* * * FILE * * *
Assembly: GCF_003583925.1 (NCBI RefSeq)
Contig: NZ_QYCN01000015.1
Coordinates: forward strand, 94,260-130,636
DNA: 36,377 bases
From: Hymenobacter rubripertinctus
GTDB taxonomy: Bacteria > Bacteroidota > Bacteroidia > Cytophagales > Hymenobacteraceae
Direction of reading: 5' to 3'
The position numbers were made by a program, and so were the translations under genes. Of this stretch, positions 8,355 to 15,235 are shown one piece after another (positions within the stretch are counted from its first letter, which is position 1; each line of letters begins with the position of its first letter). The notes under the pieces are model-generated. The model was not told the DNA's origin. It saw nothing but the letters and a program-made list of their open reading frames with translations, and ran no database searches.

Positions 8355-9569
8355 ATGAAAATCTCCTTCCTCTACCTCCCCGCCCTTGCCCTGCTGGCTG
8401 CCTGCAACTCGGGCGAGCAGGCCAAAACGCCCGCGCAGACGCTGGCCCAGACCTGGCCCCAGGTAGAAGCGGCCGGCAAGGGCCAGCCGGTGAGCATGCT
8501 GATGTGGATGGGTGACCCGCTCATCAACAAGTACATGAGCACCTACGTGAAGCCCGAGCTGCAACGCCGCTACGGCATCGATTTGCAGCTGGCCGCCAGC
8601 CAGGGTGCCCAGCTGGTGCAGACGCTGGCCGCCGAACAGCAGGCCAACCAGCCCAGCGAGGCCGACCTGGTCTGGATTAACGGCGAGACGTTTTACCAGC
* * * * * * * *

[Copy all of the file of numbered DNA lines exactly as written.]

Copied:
Assembly: GCF_003583925.1 (NCBI RefSeq)
Contig: NZ_QYCN01000015.1
Coordinates: forward strand, 94,260-130,636
DNA: 36,377 bases
From: Hymenobacter rubripertinctus
GTDB taxonomy: Bacteria > Bacteroidota > Bacteroidia > Cytophagales > Hymenobacteraceae
Direction of reading: 5' to 3'
The position numbers were made by a program, and so were the translations under genes. Of this stretch, positions 8,355 to 15,235 are shown one piece after another (positions within the stretch are counted from its first letter, which is position 1; each line of letters begins with the position of its first letter). The notes under the pieces are model-generated. The model was not told the DNA's origin. It saw nothing but the letters and a program-made list of their open reading frames with translations, and ran no database searches.

Positions 8355-9569
8355 ATGAAAATCTCCTTCCTCTACCTCCCCGCCCTTGCCCTGCTGGCTG
8401 CCTGCAACTCGGGCGAGCAGGCCAAAACGCCCGCGCAGACGCTGGCCCAGACCTGGCCCCAGGTAGAAGCGGCCGGCAAGGGCCAGCCGGTGAGCATGCT
8501 GATGTGGATGGGTGACCCGCTCATCAACAAGTACATGAGCACCTACGTGAAGCCCGAGCTGCAACGCCGCTACGGCATCGATTTGCAGCTGGCCGCCAGC
8601 CAGGGTGCCCAGCTGGTGCAGACGCTGGCCGCCGAACAGCAGGCCAACCAGCCCAGCGAGGCCGACCTGGTCTGGATTAACGGCGAGACGTTTTACCAGC